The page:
Students around the KMC flooded servicemembers’ offices and workplaces Feb. 5 for Job Shadow Day to learn about different career fields throughout the military.
From firefighters to health technicians, Job Shadow Day gave students a taste of what it’s like to work in a specific career field through events held at Ramstein, Landstuhl Regional Medical Center, Volgeweh and Sembach Annex.
“I hope Job Shadow Day ties together school and the workplace,” said Jenifer Green, 435th Mission Support Group assistant schools liaison. “I hope the students see how school relates to the workplace. The specific studies they learn relate to jobs later in life, and this is what the day is designed to show them.”
“It gives them motivation to do well in school,” Ms. Green added. “Job Shadow Day allows the students to see the meaning of going to school. They can see there is a goal to work toward.”
Base leadership was among the many who were excited for this teaching experience.
“It’s important children know the jobs in the Air Force for future career paths,” said Col. Don Bacon, 435th Air Base Wing commander, who also brought his children Jessica and Austin to work. “We are proud of the work we do, so we like to show the children our mission.”
Military members weren’t the only ones excited for this opportunity. The students also shared in the excitement.
“It’s good that I have the chance to do this today,” said Joshua Randel, Reserve Officers’ Training Corps cadet, who shadowed Colonel Bacon. “I like the military, and I wanted to see what it’s like to be a commander – it’s awesome.”
Job Shadow Day was a great occasion for the students to learn not only what others do, but also what their parents do at their job.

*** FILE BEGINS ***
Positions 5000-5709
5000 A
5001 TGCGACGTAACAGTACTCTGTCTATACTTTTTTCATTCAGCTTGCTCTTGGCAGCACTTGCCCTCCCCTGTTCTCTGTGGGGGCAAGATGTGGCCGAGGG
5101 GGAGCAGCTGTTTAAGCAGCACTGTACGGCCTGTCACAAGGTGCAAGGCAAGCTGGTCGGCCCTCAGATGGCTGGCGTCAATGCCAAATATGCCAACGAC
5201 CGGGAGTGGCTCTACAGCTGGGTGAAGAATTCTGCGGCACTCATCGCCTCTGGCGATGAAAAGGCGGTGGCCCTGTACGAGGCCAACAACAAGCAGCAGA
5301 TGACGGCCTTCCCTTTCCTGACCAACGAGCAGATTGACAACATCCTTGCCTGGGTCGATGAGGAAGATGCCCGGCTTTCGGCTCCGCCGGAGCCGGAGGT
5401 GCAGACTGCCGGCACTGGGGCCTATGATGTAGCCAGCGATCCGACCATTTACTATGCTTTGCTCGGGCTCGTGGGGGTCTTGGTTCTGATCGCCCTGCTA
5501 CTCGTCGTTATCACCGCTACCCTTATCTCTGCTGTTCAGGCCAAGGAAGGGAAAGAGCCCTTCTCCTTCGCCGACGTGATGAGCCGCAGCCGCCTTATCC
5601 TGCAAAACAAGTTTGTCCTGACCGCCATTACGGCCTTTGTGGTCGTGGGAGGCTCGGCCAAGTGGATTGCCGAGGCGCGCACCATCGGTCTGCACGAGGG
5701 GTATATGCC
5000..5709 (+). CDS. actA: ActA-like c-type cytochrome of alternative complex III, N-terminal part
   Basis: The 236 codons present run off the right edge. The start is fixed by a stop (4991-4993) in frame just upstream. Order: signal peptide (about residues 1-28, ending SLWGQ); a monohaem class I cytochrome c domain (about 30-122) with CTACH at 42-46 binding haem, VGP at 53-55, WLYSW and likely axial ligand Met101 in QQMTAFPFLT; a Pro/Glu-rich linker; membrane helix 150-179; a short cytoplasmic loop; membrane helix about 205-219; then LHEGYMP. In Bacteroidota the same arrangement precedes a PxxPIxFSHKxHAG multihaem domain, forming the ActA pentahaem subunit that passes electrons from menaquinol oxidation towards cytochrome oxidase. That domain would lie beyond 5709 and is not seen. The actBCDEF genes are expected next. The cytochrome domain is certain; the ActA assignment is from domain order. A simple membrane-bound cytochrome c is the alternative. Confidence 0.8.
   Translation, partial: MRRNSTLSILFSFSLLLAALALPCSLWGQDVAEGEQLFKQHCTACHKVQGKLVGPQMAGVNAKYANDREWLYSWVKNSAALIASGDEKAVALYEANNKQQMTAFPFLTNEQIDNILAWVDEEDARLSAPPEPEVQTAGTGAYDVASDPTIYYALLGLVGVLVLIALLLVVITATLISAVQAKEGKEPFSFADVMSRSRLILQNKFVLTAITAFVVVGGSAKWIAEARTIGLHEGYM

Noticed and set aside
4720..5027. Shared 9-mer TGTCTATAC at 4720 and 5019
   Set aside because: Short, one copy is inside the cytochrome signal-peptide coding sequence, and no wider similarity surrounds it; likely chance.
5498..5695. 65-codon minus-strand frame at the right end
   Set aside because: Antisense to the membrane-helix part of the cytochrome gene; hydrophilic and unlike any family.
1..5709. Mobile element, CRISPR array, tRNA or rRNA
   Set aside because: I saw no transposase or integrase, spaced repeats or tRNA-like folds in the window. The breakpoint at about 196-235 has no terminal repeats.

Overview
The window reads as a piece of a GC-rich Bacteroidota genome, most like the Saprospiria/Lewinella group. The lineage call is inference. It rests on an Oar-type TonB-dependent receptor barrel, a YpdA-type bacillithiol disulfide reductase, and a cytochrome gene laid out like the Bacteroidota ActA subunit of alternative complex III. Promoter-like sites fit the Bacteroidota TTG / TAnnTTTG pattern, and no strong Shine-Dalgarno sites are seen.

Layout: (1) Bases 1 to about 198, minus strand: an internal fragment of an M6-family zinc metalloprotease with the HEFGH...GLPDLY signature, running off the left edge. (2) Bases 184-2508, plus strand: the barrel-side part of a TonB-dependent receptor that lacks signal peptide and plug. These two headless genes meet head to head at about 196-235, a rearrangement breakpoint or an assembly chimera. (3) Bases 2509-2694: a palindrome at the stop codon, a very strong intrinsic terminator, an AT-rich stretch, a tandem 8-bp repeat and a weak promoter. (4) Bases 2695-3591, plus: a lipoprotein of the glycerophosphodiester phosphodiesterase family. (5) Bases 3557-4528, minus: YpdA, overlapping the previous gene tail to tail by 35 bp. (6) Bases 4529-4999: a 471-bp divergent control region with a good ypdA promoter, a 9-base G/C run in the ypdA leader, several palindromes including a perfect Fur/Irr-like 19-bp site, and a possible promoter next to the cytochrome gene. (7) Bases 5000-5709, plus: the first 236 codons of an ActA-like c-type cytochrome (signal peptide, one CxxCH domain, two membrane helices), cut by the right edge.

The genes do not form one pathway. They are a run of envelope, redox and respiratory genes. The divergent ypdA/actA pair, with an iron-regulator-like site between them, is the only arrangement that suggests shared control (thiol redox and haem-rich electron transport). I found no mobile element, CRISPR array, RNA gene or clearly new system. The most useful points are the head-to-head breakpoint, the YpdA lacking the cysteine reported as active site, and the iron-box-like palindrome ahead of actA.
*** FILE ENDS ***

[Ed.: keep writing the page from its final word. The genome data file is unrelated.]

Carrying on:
“I really like the experience of Job Shadow Day,” said Tori Hall, daughter of Jackie Bellard, Child Development Center child development program assistant. “It gave me a chance to experience what my mother does every day at the Ramstein Child Development Center. Working with young infants is really hard work, but I had fun playing and interacting with them.”
Throughout the day, the students picked up a few tips from the people they were shadowing.
“I have learned not to dillydally and be late for work,” said third-grader Tara Green, daughter of Col. Gus Green, 435th Air Base Wing vice commander.
Job Shadow Day showed students they can be whatever they want to be when they grow up, and the possibilities are endless.
“The most important thing for my daughter to realize is all avenues are open for her in the United States Air Force,” Colonel Green said. “Whatever she wants to do, she can. It is really up to her. There are no limits to what she can become.”
The day gave parents and children alike information to help with future choices.
“I believe it is important for parents to go back and discuss Job Shadow Day with their children,” Ms. Green said. “When they follow up and talk about what their kids have learned, it stays on their mind. It doesn’t matter if their children are younger or getting ready to go to college – these things they have learned will help bridge the gap between school and work.”